October 17, 2018, marked a historic day for cannabis, federal legalization in Canada. What followed soon after was more than upsetting not only for customers but for the entrepreneurs trying to get a piece of the action. Alberta has halted issuing any new retail cannabis licenses.
The Current State Of Cannabis
It only took one month and 5 days for the AGLC (Alberta Gaming & Liquor Commission) to indefinitely stop approving new cannabis retail stores due to national supply shortages. The initial order of cannabis placed by the AGLC was supposed to supply 250 stores in Alberta for 6 months. By November 22, only 20% of what they had requested had been fulfilled prompting the halt on retail licenses.
It was not only Alberta affected by supply shortages, but every other province in the country also.
Right now, there are currently over 700 applications waiting to be approved from about 430 different applicants. Today, there are currently 65 stores open that are still dealing with drastic supply issues. Of these 65 stores, 14 of them are NewLeaf Cannabis which is owned by National Access Cannabis Corp.
On day one of legalization only 15 licensed producers had agreements to sell cannabis in Alberta. Very few met there stated quota, the rest failed miserably leaving rushed legislation to blame.
Falling Short On Supply
“The legalization of recreational cannabis came through in full force quicker than most legislation does; With that in mind, plants don’t grow overnight.” said AGLC representative Heather Holmen.
Most of the scarce inventory that is present is being directed to private retail stores. However, some stock is being kept to sell directly to the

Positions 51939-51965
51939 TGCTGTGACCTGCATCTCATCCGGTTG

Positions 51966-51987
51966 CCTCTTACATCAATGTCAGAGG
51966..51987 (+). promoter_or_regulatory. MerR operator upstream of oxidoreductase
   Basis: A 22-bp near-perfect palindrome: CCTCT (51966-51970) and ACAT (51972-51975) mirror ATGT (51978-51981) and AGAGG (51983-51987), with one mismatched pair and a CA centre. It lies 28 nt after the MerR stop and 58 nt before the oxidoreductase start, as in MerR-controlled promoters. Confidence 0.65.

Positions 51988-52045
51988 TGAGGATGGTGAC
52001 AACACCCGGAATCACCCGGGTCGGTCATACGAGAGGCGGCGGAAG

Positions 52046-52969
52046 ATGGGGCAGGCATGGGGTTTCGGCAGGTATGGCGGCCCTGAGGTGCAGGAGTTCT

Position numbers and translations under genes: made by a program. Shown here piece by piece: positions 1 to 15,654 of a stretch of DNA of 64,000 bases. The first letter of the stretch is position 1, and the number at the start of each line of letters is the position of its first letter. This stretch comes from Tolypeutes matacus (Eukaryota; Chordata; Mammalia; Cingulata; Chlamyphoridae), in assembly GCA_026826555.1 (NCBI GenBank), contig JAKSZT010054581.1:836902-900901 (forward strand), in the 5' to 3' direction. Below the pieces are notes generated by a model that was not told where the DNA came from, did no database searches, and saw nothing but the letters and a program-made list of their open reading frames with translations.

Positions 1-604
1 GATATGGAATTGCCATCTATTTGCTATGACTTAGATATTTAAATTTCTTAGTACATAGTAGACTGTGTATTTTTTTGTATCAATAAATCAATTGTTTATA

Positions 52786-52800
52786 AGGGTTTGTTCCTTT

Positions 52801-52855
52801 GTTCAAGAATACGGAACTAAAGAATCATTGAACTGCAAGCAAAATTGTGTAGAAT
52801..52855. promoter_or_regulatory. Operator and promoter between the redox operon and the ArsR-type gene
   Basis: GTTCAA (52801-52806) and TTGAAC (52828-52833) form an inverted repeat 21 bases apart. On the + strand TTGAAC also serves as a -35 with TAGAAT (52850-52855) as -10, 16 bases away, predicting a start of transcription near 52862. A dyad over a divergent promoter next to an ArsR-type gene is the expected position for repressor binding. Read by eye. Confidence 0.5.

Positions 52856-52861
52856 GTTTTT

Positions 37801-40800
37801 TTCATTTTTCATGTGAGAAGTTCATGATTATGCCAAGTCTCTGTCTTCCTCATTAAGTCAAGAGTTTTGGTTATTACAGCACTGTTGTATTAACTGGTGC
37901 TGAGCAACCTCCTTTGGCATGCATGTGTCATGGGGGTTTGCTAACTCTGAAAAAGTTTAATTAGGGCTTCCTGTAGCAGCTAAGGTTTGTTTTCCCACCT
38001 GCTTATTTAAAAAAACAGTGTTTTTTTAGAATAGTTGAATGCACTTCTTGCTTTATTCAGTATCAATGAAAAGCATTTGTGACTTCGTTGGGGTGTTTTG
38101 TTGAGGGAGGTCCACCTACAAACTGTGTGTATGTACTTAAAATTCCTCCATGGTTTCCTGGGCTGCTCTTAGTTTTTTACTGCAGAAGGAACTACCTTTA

The unfortunate reality is that there was a lot of great hope for cannabis legalization. Yet, here we are, writing about entrepreneurs who invested their savings into brick and mortar stores, hired staff, and were promised licenses only to have their dreams quashed by supply shortages.
“The legalization of recreational cannabis came through in full force quicker than most legislation does; with that in mind, plants don’t grow overnight.”Heather Holmen – AGLC
The licensing freeze will last until the AGLC sees a reliable, long term supply of cannabis become available, Holmen said. The AGLC is not accepting any new cannabis retail applications for the foreseeable future either.
If you have applied for a license, AGLC has offered the option of withdrawing your application and having your fees refunded.
To check out the currently licensed stores in Alberta click here.
There is not a single store open today in Alberta, part of Canadas largest and most densely populated province (Ontario). If you are an Ontarian and want legal cannabis you better order it from the government by visiting the Ontario Cannabis Store at OCS.ca